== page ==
Content warning: Discussion of sexual abuse ahead.
I was leaving a restaurant the other day after having breakfast with my family, carrying my napping baby in my arms while his head rested on my chest. As I was preparing to walk out the door, a woman in passing commented on how adorable he was and then proceeded to reach out and stroke his hair. Though every fiber of my being wanted to yell at her, I quickly pulled away and firmly stated, “Please don't touch the baby.”
The lady paused and looked taken aback and confused for a moment, but then continued to carry on the conversation about how she admired his head full of hair and how loved he must be. I kindly thanked her and walked out of the restaurant, agitated by how consistent this experience was becoming for me. My family praised how quickly I jumped into "mama bear mode", and I praised myself as well.
Because months ago when motherhood was all brand new and I was taking my son out for the first few times, I wouldn’t say anything. I didn’t want to come off as an overprotective parent. Until I began to realize that in this stage, while my child cannot speak or make decisions for himself, he needs me to be that parent. That parent who will speak up for him when people invade his personal space and that parent who will teach him that he has the right to choose how he wants to (or doesn't want to) interact with others, especially complete strangers.
Babies—as adorable as they are—are not public property.
The idea that anyone can just go up to a baby and touch them or pick them up without asking the parent first is outrageous. And it’s a dangerous act in teaching children that it's ok for people to touch them without consent. This isn’t just my problem. It’s a universal one.
Babies—as adorable as they are—are not public property. They are not on display for strangers to “pet” them. From the time a baby is forming, people seem to have this idea that they are entitled to be in that child’s space. They go up to a pregnant woman in public and rub her belly (cues internal scream). They go up to a woman holding a child and touch that child’s face as if there is an open invitation that provokes them to do so. But there isn’t.
And so here is my PSA, written in big bold letters and shouted from every rooftop that I can possibly find: Stop touching babies without their parents' consent.
Because… germs. And also, because I said so. And as my child’s parent, I have the right to set those boundaries until he is able to set them for himself.
In addition to the fact that I don’t know where your hands have been and you should know by now that babies are small and vulnerable beings, it’s just outright ill-mannered to invade anyone’s personal space. Though I certainly don’t want your germy hands that have been god knows where grabbing the tiny fingers that my baby stuffs into his mouth several times a day, I also just don’t want you to touch him. Period.
And I shouldn’t have to shield my decision with the excuse that we are in the midst of a pandemic and health concerns are far too many. Certainly, they are. But even if circumstances were different, my decision would still remain firm.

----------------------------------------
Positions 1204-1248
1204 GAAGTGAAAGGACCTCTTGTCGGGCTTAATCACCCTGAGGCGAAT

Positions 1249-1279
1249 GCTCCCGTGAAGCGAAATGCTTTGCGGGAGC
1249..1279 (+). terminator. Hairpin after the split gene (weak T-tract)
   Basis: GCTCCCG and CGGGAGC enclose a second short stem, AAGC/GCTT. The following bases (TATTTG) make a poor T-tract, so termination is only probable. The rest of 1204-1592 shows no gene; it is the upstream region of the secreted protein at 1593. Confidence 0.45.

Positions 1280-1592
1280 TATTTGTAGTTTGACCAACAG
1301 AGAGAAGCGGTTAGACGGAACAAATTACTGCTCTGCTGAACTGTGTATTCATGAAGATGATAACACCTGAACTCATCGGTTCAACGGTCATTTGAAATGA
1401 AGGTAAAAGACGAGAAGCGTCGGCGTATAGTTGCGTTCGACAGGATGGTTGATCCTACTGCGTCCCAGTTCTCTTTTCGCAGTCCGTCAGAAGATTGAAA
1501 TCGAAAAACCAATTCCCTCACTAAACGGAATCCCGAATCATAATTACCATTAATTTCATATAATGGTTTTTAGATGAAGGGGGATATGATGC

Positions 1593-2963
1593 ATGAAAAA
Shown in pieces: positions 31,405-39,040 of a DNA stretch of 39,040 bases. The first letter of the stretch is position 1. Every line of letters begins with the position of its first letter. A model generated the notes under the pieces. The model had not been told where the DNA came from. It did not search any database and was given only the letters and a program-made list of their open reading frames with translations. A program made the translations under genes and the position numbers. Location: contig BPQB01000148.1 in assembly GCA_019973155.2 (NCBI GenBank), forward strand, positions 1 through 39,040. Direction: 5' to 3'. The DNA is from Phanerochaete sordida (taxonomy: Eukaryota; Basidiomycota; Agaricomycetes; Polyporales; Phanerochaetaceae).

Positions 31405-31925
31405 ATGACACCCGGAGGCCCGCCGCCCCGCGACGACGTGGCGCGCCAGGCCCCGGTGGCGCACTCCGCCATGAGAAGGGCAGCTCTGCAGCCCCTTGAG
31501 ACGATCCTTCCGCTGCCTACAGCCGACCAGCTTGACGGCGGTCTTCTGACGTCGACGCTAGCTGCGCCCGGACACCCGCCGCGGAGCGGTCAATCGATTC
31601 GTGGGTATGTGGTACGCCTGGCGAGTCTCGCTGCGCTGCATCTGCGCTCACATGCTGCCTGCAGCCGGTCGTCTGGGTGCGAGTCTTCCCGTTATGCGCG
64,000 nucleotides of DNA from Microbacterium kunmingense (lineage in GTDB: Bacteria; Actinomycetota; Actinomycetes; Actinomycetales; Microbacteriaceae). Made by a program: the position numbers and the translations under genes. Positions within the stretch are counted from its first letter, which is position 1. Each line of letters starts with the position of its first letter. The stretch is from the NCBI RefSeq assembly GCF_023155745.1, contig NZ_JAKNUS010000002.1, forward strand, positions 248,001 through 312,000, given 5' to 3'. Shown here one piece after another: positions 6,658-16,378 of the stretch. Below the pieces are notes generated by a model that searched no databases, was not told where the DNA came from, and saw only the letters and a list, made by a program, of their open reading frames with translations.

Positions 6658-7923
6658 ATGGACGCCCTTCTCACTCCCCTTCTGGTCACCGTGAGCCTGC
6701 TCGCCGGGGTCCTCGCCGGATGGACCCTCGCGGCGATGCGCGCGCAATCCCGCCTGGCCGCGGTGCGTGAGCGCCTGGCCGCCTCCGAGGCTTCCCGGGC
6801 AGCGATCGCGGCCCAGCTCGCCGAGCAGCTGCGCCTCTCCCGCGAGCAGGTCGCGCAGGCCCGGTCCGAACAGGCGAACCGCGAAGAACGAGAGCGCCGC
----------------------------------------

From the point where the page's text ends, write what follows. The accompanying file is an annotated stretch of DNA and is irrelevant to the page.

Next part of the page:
Not allowing people to touch my baby without permission is important to me because it is a practice to teach my child consent and autonomy over his body. And this lesson will carry far beyond this particular moment. I was sexually abused as a child. Growing up—and before I even became a mother—I told myself that I didn’t want my children to experience anything like that. So I believe that it is highly important to begin teaching my child now, from a young age, about consent so he understands that he doesn’t have to allow someone to touch or interact with him in a way he's uncomfortable with or in a way that he knows is wrong.
It may seem small to you, but it is a big deal to us.
I also expect the same type of understanding from family members at large gatherings. I don’t like my baby being passed around. If I leave him with one person while I step out of the room, I expect that same person to be the one holding him when I get back. And that is something that I’ve had to communicate more and more. It's not being rude. It's setting boundaries.
Because my child has the right to say no. But until he gets to the age of verbalizing that for himself, I or his father will make that decision for him. And right now, we say don't touch the baby without our permission first. And if you ask and we decide to say no, respect our decision.
So if I pull away when you go to touch my baby, please understand that I am not being mean. I am setting the foundation for a valuable life lesson that my child will learn as he grows.
His cuteness and his chubby cheeks may tempt you to pinch and poke at him, but please do not. I am not saying that we do not appreciate your comments and admiration for our baby. We do. But unless we give you permission to do otherwise, those comments should stay as just that—comments. Not proceeding to pinch my baby’s face or squish his nose.
It may seem small to you, but it is a big deal to us.
Even if they are the cutest little thing that you've ever seen. Don't touch the baby. Even if they smile at you. Don't touch the baby. Even if you're having a rough day and think this adorable little human can cheer you up. Don't touch the baby. Just don't touch the baby.
Ask that mother or father for their permission first. Not while you are doing it. Not after you have already done it. But before.
Because this shows that you respect their space, and that goes further than you can ever imagine.